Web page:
The British Association for Music Therapy (BAMT) is appalled to learn of the cuts to Arts* & Play Therapies programmes proposed by the University of Roehampton. These cuts will decimate training courses which educate specialist therapists who go on to serve the most vulnerable people in our society.
The commencement of a consultation process is already having a negative impact on both staff and students. Staff members delivering these programmes are at risk of redundancy which puts them under exceptional stress. Students chose to train at Roehampton as it has some of the most respected and experienced tutors in the UK. The specifics of these training courses mean stability is required in order to learn through reflective practice. Throughout their training students review deeply personal psychological content. Consistent relationships between experienced clinician-tutors and students are the cornerstone of this professional learning. Changes to the leadership and staffing of these courses would be uniquely detrimental to the learning experience, the quality of teaching, and to future applicant numbers.
It is extraordinary that the proposals have had no Arts Therapy input, and that the committee does not include the necessary expertise to consider appropriate changes.
Arts & Play Therapies are a crucial part of the Allied Health Professions, working in health, education and social care settings with those who are most vulnerable in our society. Compromises in the quality of teaching and available resources will lead to a poor learning experience for trainees and to weaker practitioners. Ultimately this will impact service-users and their families.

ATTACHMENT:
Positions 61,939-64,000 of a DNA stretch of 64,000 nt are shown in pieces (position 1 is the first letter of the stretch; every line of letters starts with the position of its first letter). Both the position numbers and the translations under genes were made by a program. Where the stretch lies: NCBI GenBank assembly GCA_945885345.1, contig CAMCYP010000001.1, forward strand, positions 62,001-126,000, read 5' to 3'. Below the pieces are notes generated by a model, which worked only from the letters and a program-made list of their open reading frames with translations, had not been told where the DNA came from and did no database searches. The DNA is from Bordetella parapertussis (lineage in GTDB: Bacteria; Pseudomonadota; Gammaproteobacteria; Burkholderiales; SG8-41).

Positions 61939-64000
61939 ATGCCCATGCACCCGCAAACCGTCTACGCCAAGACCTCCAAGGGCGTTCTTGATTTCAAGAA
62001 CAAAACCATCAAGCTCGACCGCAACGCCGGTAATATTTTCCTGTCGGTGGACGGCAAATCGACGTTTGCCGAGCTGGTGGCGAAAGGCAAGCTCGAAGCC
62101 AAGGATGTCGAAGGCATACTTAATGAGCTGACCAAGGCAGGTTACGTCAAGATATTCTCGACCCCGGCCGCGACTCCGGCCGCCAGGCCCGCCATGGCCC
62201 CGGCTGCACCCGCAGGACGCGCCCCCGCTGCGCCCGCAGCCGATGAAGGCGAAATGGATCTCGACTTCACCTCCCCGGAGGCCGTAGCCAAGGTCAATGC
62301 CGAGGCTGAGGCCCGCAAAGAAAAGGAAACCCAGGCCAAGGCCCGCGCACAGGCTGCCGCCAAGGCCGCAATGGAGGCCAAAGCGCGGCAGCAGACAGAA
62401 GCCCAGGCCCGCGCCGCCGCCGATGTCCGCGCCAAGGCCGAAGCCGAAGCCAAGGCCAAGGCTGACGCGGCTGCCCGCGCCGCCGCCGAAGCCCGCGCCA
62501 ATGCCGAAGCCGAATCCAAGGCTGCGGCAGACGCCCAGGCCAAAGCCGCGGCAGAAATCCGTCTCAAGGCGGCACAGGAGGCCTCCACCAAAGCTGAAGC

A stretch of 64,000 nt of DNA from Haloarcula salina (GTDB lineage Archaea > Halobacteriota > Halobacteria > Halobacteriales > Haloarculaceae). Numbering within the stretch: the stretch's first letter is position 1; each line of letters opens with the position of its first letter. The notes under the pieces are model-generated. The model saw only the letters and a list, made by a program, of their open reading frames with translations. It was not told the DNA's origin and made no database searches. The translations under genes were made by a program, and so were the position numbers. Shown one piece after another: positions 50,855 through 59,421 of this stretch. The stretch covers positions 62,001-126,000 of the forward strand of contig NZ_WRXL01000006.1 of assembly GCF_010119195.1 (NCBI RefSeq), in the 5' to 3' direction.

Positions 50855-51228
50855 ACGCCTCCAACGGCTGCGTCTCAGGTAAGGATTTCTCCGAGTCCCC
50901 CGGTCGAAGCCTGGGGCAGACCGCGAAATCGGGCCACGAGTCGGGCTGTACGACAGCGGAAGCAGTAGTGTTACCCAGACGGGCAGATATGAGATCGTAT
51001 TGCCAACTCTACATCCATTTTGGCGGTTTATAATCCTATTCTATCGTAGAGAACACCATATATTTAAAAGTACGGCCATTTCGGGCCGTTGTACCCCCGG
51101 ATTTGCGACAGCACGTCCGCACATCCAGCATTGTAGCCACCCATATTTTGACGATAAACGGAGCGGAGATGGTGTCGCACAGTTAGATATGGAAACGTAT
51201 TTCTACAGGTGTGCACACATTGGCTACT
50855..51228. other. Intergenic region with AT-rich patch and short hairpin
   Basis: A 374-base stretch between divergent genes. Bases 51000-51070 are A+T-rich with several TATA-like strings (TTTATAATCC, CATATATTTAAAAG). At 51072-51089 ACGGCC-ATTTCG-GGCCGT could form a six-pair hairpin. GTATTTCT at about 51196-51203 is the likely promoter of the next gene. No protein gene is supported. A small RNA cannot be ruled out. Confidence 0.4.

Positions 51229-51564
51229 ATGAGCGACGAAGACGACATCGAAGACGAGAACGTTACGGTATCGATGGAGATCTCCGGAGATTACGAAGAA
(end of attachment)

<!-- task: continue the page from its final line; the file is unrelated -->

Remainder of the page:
At a time when the UK has an increasing Mental Health crisis it is vital that we have the best possible services for those who need support to improve their Mental Health. It is strongly evidenced that Arts and Play Therapies can have a significant impact on the improvement of people’s health, educational and social needs. They are exceptional in supporting people who are not able to access verbal therapies.
The BAMT is concerned at the lack of transparency and appropriate consultation from the executive at Roehampton University. Students feel they are learning of a decision rather than being consulted. They are not being heard nor given an opportunity to have their questions answered. They are angry and distressed that at a consultation event with Dr Stephen Driver, Pro Vice-Chancellor (Research and External engagement), and Dr Yannis Fronimos, Dean of School of Psychology, this was acutely evident. Students’ questions were not answered effectively, and Dr Driver indicated that research in the area is “not needed” and is “not important”. This apparent lack of academic, intellectual, and professional understanding was deeply upsetting.
The BAMT will work with staff and students to provide assistance and have called on the Roehampton MP, Fleur Anderson, for support.
The BAMT supports the petition at change.org “Roehampton University: Stop the proposed cuts to creative therapies programmes” and encourages those reading to sign this petition.
The British Association for Music Therapy calls upon Roehampton University to reconsider its proposals and invest in, rather than decimate, its Arts and Play Therapy courses.
*The Arts Therapies include Art, Dance Movement, Drama and Music Therapies. These professions provide therapeutic support to people across the lifespan, from prenatal to old age; from early development to end of life and bereavement work. Vulnerable people with a range of diagnoses in clinics, hospitals, schools, prisons, and hospices find huge and quantifiable benefits from these specialist clinical interventions..